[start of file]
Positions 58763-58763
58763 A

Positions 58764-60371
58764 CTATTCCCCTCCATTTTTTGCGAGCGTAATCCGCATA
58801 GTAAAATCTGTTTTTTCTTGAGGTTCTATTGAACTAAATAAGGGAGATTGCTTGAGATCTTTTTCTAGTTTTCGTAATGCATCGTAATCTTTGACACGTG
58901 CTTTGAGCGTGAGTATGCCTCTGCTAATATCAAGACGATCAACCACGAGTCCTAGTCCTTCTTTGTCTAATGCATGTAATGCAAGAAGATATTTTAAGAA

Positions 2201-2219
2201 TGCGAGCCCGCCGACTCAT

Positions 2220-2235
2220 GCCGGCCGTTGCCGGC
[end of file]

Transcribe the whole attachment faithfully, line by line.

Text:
Positions 58763-58763
58763 A

Positions 58764-60371
58764 CTATTCCCCTCCATTTTTTGCGAGCGTAATCCGCATA
58801 GTAAAATCTGTTTTTTCTTGAGGTTCTATTGAACTAAATAAGGGAGATTGCTTGAGATCTTTTTCTAGTTTTCGTAATGCATCGTAATCTTTGACACGTG
58901 CTTTGAGCGTGAGTATGCCTCTGCTAATATCAAGACGATCAACCACGAGTCCTAGTCCTTCTTTGTCTAATGCATGTAATGCAAGAAGATATTTTAAGAA

Positions 2201-2219
2201 TGCGAGCCCGCCGACTCAT

Positions 2220-2235
2220 GCCGGCCGTTGCCGGC